An Interview with Jeffrey M. Smith, Oct/Nov 2009
by Susan Booth
Here are excerpts where Smith answers questions often posed about genetic engineering (GE):
Susan Booth: What is the difference between genetic modification versus just regular hybridization or selective breeding?
Jeffrey M. Smith: Genetic engineering is not natural. It carries unique risks and is fraught with unpredicted side effects.
In normal hybridization or selective breeding you take plants from the same species or related species and they essentially have sex and their offspring share genes from both parents. With genetic engineering, you take a single gene or combination of genes from other species, and you manipulate the gene in the laboratory. You add, typically, an "on switch" called a Promoter from a virus and other materials and then you force it into the DNA of the plant. Then you clone the cell into a plant… The process of insertion, whether through "gene gun" technology or bacterial infection, plus cloning, causes massive collateral damage in the DNA. It leads to hundreds or thousands of mutations up and down the DNA, and hundreds or thousands of genes that can change their levels of expression in the natural plant. These changes can lead to unpredicted side effects, such as new or higher levels of toxins, carcinogens, allergens, or anti-nutrients. And this is not theoretical. They have actually found these types of things in the genetically engineered crops already on the market.
Booth: If it’s that dangerous, and has that many problems, why do they do it?
Smith: The White House [George H. W. Bush administration] had been convinced that genetically engineered foods would increase U.S. exports and our domination in world food trade. They ordered the FDA and the other regulatory agencies to fast-track GM foods.
Booth: What are some of the bad things that could happen to children who are consuming a lot of genetically modified foods? I know you talk about allergies, and the fact that soy allergies skyrocketed in the U.K. when genetically engineered soy was introduced.
Smith: Well, with allergies, I just found out… Emergency room visits due to allergies doubled in the United States in the five years following the introduction of genetically modified foods.
One top biologist in the world recently told me that he sees the increase in so many health problems in the US in the last 10 or 15 years, and he believes that the introduction of genetically engineered foods into the American diet is largely responsible for those changes. So, these could be any of the "new" diseases, or the increases in diseases, from autism and allergies to obesity and diabetes, to digestive system cancers to virtually anything.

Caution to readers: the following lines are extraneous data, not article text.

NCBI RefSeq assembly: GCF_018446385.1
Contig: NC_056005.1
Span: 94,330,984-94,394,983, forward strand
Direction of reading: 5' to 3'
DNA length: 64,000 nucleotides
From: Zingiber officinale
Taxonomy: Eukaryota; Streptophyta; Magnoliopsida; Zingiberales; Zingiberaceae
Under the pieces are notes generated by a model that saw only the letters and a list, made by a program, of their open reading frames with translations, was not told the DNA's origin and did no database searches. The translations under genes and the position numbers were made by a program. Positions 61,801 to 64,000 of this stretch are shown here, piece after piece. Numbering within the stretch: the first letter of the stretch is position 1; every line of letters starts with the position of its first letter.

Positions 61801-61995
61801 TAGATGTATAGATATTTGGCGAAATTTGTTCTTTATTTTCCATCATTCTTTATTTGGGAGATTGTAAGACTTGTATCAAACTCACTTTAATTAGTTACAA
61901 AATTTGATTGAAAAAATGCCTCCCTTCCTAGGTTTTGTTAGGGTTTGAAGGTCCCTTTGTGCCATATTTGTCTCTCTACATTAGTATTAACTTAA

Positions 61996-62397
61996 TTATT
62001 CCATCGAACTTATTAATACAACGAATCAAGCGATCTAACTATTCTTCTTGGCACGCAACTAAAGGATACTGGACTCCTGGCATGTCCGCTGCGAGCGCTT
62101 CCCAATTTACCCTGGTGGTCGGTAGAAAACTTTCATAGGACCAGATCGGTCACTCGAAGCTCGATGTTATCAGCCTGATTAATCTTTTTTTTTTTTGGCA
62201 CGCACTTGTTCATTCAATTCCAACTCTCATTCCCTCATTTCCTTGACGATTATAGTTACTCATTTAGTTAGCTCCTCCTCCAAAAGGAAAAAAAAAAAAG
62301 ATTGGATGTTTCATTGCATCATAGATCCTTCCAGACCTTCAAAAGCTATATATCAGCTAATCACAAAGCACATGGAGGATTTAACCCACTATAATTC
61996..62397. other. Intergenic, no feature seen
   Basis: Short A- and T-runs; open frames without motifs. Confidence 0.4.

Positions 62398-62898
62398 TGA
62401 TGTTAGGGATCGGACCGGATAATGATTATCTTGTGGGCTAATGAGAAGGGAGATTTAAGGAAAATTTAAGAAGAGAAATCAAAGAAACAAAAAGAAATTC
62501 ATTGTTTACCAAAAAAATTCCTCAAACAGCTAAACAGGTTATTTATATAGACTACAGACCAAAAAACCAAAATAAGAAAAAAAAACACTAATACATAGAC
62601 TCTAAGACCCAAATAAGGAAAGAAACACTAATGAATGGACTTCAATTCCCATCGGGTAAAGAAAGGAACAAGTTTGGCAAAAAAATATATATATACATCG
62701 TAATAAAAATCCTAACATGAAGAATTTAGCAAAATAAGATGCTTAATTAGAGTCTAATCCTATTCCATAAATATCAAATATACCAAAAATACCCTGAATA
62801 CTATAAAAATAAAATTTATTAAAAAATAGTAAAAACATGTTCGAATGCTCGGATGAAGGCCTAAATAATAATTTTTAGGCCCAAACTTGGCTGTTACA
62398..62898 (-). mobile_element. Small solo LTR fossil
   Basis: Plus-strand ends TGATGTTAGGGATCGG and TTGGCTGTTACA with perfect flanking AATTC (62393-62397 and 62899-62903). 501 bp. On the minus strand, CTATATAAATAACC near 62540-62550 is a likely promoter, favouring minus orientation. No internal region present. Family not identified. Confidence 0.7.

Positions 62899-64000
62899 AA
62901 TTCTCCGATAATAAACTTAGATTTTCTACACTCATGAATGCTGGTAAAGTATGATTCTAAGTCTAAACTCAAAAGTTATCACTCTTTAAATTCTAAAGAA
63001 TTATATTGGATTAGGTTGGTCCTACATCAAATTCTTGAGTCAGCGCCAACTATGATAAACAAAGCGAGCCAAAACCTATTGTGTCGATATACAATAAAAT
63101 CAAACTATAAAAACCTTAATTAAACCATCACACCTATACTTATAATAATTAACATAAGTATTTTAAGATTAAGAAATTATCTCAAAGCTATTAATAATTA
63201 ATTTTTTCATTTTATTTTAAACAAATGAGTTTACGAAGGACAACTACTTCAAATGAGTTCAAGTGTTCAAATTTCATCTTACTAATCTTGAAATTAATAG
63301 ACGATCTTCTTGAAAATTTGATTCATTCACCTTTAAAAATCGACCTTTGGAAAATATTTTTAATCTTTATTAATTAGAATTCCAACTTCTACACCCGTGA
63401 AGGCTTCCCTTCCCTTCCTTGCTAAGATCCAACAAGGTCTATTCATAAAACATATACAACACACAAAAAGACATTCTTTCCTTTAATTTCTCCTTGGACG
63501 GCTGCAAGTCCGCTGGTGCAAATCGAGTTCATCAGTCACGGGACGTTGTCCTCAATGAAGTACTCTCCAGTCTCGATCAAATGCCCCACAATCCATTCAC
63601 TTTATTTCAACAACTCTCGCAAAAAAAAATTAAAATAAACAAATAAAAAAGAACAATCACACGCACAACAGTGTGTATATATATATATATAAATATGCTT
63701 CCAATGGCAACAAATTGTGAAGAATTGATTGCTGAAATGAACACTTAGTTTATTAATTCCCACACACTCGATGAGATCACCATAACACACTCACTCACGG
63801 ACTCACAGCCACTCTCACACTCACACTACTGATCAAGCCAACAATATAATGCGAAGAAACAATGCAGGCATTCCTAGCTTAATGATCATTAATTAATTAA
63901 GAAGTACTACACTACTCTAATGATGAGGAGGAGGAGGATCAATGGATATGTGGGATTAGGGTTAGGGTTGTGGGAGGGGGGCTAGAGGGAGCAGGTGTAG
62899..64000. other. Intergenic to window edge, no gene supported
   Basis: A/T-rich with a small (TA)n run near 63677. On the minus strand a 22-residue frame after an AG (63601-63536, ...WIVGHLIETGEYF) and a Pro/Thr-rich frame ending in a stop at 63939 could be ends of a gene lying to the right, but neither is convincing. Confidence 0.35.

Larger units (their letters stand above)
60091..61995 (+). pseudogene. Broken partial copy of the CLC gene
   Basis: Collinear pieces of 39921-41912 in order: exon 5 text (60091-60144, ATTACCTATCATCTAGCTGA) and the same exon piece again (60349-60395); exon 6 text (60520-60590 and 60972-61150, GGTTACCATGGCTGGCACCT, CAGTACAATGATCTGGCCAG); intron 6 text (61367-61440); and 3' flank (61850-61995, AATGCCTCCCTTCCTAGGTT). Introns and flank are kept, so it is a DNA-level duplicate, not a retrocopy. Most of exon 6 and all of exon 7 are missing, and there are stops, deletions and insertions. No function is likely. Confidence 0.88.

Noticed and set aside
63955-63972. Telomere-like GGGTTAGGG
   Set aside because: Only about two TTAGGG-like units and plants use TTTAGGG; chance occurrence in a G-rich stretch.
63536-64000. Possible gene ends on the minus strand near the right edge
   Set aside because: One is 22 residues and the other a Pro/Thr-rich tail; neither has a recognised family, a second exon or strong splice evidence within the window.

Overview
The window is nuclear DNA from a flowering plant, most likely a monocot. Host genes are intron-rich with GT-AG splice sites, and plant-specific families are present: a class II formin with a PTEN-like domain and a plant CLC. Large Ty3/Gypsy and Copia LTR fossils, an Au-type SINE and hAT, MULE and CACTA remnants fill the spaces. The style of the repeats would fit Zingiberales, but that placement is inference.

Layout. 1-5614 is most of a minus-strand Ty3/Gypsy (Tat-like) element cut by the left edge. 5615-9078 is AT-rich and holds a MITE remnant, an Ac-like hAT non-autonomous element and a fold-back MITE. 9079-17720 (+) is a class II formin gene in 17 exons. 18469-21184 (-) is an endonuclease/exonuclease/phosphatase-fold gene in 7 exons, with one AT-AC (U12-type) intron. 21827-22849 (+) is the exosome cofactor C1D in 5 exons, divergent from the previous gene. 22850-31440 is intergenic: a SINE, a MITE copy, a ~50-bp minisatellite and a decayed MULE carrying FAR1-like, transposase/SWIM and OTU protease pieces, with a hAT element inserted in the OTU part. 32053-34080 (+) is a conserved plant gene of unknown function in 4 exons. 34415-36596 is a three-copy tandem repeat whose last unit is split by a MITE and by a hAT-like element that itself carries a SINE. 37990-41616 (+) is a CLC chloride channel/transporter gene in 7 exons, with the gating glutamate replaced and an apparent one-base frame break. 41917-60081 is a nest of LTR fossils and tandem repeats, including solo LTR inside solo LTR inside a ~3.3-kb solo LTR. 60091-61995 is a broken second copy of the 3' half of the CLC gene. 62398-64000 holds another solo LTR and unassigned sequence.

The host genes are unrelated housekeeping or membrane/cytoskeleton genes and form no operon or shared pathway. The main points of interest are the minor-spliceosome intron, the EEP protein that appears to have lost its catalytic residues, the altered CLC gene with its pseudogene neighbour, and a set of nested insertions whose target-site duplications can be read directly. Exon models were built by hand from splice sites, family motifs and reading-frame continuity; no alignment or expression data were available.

Children’s digestive systems, their gut bacteria, their whole defense system is not particularly well-developed, and we find in the only human feeding study ever published, that genes can transfer into the DNA of bacteria living inside our intestines. There’s more opportunity for the DNA to transfer into the gut bacteria [in children because their] DNA is broken down at a slower rate or not at all.
Also, the gut bacteria in the infant, I’m told by doctors, is first populated by the bacteria inside the womb of the mother. So if there are already gut bacteria problems and imbalances due to GMOs in the mother, then that’s also a problem.
If the Bt toxin, which is part of genetically modified corn, causes disturbance in the walls of the intestines, as it may in fact be doing, it might cause some kind of leaky gut which could cause toxicity in the blood. And since the blood-brain barrier in children is not well developed, it could also result in toxicity of the brain, which could contribute to a whole host of some of the psychological disorders and learning disabilities.
I’m mentioning just a small list compared to what could be happening due to GMOs. They’ve found, for example, that both soy and corn have higher levels of lignan, which was not supposed to happen. The metabolic pathway that produces lignan also produces Rotenone, a plant pesticide which is linked to Parkinson’s Disease.
A follow-up to these uncertainties is often, "What is recent research showing?" Unfortunately, there is little research being conducted, as this article from the New York Times explains:
Crop Scientists Say Biotechnology Seed Companies Are Thwarting Research, New York Times, Feb 2009
Biotechnology companies are keeping university scientists from fully researching the effectiveness and environmental impact of the industry’s genetically modified crops, according to an unusual complaint issued by a group of those scientists.
The problem, the scientists say, is that farmers and other buyers of genetically engineered seeds have to sign an agreement meant to ensure that growers honor company patent rights and environmental regulations. But the agreements also prohibit growing the crops for research purposes.